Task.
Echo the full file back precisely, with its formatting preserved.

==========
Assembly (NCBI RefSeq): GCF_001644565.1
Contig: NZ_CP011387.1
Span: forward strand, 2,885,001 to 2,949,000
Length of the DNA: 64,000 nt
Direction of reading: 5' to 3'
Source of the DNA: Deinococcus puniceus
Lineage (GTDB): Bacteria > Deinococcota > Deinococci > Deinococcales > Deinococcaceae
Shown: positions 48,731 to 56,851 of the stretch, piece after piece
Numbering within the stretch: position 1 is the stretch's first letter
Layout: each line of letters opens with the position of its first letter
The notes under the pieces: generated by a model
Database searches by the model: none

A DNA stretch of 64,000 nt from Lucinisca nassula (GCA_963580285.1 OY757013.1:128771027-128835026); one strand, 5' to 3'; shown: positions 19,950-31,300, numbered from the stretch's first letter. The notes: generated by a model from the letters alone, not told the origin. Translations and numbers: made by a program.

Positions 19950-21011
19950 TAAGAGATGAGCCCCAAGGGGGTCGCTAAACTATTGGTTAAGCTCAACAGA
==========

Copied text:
Assembly (NCBI RefSeq): GCF_001644565.1
Contig: NZ_CP011387.1
Span: forward strand, 2,885,001 to 2,949,000
Length of the DNA: 64,000 nt
Direction of reading: 5' to 3'
Source of the DNA: Deinococcus puniceus
Lineage (GTDB): Bacteria > Deinococcota > Deinococci > Deinococcales > Deinococcaceae
Shown: positions 48,731 to 56,851 of the stretch, piece after piece
Numbering within the stretch: position 1 is the stretch's first letter
Layout: each line of letters opens with the position of its first letter
The notes under the pieces: generated by a model
Database searches by the model: none

A DNA stretch of 64,000 nt from Lucinisca nassula (GCA_963580285.1 OY757013.1:128771027-128835026); one strand, 5' to 3'; shown: positions 19,950-31,300, numbered from the stretch's first letter. The notes: generated by a model from the letters alone, not told the origin. Translations and numbers: made by a program.

Positions 19950-21011
19950 TAAGAGATGAGCCCCAAGGGGGTCGCTAAACTATTGGTTAAGCTCAACAGA